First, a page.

The decade has come to an end. And of course, you know what that means-lists, `best ofs’ and all kinds of general retrospective features and columns. Now that the last ten years have passed, we’re continuing our look at the best non-single tracks to emerge since the Y2K scare proved to be a non-event. Every week we’ll be highlighting a handful of our favorite tracks of the decade, so keep checking back to hear about what songs remained on repeat on our iPods, CD players, tape decks and turntables since Jan. 1, 2000.
Yo La Tengo – “More Stars Than There Are In Heaven”
from Popular Songs
This past summer my boyfriend and I broke up. Just edging the two-year mark, the relationship disintegrated and I was heartbroken. Mind you, it was all for the best and I’m a better person, in a better place for it but at the time, it certainly didn’t feel like it. I’m a bit of a romantic at heart and through I’m often loath to say it, I am happiest when I’m in a partnership of some sort. Now, this entry isn’t going to be about my romantic trials and tribulations, rather I use this to preface why Yo La Tengo’s “More Stars Than There Are In Heaven” is so meaningful to me.
Yo La Tengo’s Ira Kaplan and Georgia Hubley have been married for as long as I can remember. Like Kim Gordon and Thurston Moore, they’re low-key and there’s something so stable and loving about their relationship. Perhaps I’m projecting, but the idea of a couple that can create together, tour together and be seemingly sane human beings just tugs at my heartstrings. When I reviewed their latest album, Popular Songs, it was two months after my break-up and I was absolutely disinterested in any sort of committed relationship. Yet when I listened to “More Stars Than There Are In Heaven,” my heart just fell to pieces. When Kaplan sings “we’ll walk hand in hand,” I got a little misty and I longed for such a simple gesture. It hit home: I wanted a love, a romance like Kaplan and Hubley, like Gordon and Moore. Part of the reason why my relationship ended was that we couldn’t be the partners we each wanted, no matter how much we loved it each other, no matter how much we wanted it to work – it couldn’t. Listening to Kaplan and Hubley sing, in hushed tones as percussion steadily progresses and the guitars swirl around them:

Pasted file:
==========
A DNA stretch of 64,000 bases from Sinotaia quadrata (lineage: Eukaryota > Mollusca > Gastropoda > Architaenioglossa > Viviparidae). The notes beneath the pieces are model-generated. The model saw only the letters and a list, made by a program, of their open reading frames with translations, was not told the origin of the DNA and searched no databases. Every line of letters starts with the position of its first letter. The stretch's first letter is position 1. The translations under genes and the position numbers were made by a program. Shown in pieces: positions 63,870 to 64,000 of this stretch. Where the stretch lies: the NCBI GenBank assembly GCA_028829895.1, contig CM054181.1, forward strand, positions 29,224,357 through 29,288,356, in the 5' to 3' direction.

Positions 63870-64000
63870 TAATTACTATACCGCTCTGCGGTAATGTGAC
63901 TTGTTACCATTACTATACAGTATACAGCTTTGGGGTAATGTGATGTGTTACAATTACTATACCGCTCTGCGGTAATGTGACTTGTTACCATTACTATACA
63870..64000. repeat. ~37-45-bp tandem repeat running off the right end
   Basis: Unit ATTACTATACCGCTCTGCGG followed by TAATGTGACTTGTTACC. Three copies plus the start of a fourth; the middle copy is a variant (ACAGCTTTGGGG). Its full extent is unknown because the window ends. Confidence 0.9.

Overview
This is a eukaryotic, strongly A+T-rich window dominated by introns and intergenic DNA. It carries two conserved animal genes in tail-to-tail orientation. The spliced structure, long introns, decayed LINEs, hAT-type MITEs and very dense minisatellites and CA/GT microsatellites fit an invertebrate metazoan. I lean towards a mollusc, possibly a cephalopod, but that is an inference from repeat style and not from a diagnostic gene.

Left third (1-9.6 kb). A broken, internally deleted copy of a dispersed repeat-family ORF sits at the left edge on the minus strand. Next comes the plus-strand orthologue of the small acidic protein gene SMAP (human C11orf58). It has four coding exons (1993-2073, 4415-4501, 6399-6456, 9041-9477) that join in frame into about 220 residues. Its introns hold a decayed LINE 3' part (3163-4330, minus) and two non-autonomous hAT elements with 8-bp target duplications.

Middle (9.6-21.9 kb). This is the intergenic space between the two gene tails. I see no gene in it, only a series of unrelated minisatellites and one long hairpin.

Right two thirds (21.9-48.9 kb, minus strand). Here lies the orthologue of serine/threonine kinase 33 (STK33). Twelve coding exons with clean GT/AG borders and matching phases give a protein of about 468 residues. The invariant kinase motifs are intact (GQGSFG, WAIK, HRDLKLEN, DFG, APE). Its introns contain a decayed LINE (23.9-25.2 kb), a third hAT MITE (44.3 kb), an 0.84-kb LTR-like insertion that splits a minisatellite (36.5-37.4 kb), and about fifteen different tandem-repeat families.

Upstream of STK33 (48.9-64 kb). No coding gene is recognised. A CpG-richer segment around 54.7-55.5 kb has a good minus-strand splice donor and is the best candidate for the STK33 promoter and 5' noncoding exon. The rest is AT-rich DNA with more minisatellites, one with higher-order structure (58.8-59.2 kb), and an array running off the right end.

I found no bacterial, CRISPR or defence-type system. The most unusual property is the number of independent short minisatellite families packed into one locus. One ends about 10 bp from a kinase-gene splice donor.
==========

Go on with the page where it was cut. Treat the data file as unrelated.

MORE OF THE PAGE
“We’ll walk hand in hand
Never as we planned
And even those we never knew
Fast they disappear from view
Fading world without a price
Right before our very eyes
Melts before our very eyes
Dies before our very eyes”
Yes, there’s something morbid about it, but also so romantic about wanting to spend your moments, even as the world disappears, with your spouse, your partner, your significant other. That bare and simple desire that Kaplan lays out is more profound than anything I had heard this year. The more I listened to “More Stars Than There Are In Heaven,” the more secure I felt in what I wanted in a partner, the more I felt ready to be committed to someone. It feels a bit cheesy to admit that a song had that much of an effect on me, but it did and it still does.